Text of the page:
The name Barpum belongs to the early history of Britain, it's origins lie with the Anglo-Saxons
. It is a product of their having lived in the village of Barbon
, about three miles north of Kirkby Lonsdale another small town in Cumbria
, on the River Lune.
Early Origins of the Barpum family
The surname Barpum was first found in Westmorland
, (now known as Cumbria) where they held a family seat
at Barbon Manor from ancient times. Arguably the name could have originated from Barbourne, a parish in Worcestershire
and if the surname originated in southern England
, it is likely from this latter source. It seems that people from both locals claim their origin of the name as distinct. Barebone (1596-1679), the London leather merchant and preacher descended from the Worcestershire
Early History of the Barpum family
This web page shows only a small excerpt of our Barpum research.Another 219 words (16 lines of text) covering the years 1086, 1301, 1494, 1569, 1589, 1690, 1596, 1679, 1653, 1690 and 1695 are included under the topic Early Barpum History in all our PDF Extended History products and printed products wherever possible.
Barpum Spelling Variations
Until the dictionary, an invention of only the last few hundred
years, the English language lacked any comprehensive system of spelling rules. Consequently, spelling variations
in names are frequently found in early Anglo-Saxon
and later Anglo-Norman documents. One person's name was often spelled several different ways over a lifetime. The recorded variations of Barpum include Barbon, Barbone, Barebone, Barebayn, Barbyn, Barbyne, Barboyn, Barboyne, Barban and many more.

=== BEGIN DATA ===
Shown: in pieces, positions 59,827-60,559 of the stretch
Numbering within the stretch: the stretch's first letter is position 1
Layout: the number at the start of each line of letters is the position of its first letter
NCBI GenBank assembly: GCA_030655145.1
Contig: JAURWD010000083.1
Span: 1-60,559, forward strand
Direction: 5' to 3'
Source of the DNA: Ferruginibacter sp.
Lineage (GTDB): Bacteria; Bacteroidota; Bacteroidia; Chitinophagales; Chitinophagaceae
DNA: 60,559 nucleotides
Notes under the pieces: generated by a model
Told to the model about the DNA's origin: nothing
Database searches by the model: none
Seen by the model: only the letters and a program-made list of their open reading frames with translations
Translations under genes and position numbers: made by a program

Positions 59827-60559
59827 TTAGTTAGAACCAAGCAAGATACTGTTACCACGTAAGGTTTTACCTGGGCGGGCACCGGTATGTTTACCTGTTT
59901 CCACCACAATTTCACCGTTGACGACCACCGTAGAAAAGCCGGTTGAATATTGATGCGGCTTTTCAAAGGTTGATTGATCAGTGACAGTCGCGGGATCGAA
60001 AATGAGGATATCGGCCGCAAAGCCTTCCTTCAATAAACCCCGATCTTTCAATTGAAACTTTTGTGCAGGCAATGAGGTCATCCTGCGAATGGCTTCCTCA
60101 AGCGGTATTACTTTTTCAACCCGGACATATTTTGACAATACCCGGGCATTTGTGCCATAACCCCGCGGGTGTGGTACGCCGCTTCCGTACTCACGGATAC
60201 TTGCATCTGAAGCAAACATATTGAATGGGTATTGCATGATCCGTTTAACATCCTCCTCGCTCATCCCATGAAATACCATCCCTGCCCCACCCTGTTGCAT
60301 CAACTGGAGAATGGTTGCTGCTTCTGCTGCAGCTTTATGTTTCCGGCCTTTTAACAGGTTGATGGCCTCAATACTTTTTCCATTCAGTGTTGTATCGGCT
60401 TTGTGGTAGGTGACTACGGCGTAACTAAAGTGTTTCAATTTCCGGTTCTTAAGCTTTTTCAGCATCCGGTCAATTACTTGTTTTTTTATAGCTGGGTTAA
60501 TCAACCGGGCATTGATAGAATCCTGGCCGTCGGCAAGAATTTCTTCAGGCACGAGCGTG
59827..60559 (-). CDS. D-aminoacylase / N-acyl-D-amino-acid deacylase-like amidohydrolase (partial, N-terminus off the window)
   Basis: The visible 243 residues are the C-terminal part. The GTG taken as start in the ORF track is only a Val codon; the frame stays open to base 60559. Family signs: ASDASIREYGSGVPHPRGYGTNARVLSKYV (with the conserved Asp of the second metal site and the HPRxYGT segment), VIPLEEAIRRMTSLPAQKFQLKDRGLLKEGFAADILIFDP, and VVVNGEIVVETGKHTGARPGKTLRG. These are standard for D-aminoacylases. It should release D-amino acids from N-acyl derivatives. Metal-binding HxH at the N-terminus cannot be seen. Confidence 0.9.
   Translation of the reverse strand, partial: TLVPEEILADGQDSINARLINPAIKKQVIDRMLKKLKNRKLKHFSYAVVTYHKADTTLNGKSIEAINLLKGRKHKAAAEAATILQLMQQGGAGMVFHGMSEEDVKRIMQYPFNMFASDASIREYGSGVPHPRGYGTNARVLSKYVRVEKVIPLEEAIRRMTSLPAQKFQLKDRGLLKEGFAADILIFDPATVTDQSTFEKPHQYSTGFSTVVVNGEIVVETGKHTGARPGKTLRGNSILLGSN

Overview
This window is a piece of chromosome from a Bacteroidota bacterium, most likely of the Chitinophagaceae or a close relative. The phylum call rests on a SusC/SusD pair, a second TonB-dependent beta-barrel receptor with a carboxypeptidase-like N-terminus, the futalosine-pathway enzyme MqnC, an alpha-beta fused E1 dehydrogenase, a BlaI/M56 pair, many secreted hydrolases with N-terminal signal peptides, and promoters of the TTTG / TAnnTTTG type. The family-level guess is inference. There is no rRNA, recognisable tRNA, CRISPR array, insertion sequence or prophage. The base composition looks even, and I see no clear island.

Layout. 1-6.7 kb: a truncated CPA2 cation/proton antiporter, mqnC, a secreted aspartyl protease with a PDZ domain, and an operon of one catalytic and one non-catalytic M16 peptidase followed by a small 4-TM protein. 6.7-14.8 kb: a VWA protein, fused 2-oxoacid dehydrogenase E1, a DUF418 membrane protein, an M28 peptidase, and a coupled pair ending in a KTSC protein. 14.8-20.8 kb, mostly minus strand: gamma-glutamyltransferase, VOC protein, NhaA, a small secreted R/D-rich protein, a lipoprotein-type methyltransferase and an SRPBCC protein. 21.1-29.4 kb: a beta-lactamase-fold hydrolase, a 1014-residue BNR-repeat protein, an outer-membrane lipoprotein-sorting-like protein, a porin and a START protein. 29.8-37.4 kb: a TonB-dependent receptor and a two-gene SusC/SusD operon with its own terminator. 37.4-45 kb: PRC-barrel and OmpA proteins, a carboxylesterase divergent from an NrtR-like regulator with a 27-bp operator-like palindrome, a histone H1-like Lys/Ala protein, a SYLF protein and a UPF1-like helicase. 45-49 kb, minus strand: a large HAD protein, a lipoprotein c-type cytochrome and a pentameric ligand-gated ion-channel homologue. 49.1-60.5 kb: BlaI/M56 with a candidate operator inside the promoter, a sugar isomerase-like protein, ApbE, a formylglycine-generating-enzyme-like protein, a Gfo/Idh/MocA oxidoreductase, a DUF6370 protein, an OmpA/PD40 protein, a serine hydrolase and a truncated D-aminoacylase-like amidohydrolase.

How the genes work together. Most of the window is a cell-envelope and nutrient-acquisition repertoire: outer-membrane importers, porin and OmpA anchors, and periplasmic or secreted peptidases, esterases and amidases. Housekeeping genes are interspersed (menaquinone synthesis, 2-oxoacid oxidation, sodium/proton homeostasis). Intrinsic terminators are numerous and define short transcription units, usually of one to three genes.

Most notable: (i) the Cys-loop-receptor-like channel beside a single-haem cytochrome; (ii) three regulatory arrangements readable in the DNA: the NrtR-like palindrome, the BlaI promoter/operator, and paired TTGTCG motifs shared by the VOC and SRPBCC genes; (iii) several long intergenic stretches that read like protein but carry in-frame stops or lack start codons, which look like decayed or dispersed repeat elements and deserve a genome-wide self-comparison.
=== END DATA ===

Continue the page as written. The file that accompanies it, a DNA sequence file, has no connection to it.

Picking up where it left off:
Early Notables of the Barpum family (pre 1700)
Another 50 words (4 lines of text) are included under the topic Early Barpum Notables in all our PDF Extended History products and printed products wherever possible.
Migration of the Barpum family to the New World and Oceana
Thousands of English families boarded ships sailing to the New World in the hope of escaping the unrest found in England
at this time. Although the search for opportunity and freedom from persecution abroad took the lives of many because of the cramped conditions and unsanitary nature of the vessels, the opportunity perceived in the growing colonies of North America beckoned. Many of the settlers who survived the journey went on to make important contributions to the transplanted cultures of their adopted countries. The Barpum were among these contributors, for they have been located in early North American records: Marie Barbant, who came to Quebec in 1666; Joh Wolf Barben, who arrived in America in 1709; Anna Barben, who settled in America in 1709; Maria Barben, who came to America in 1709.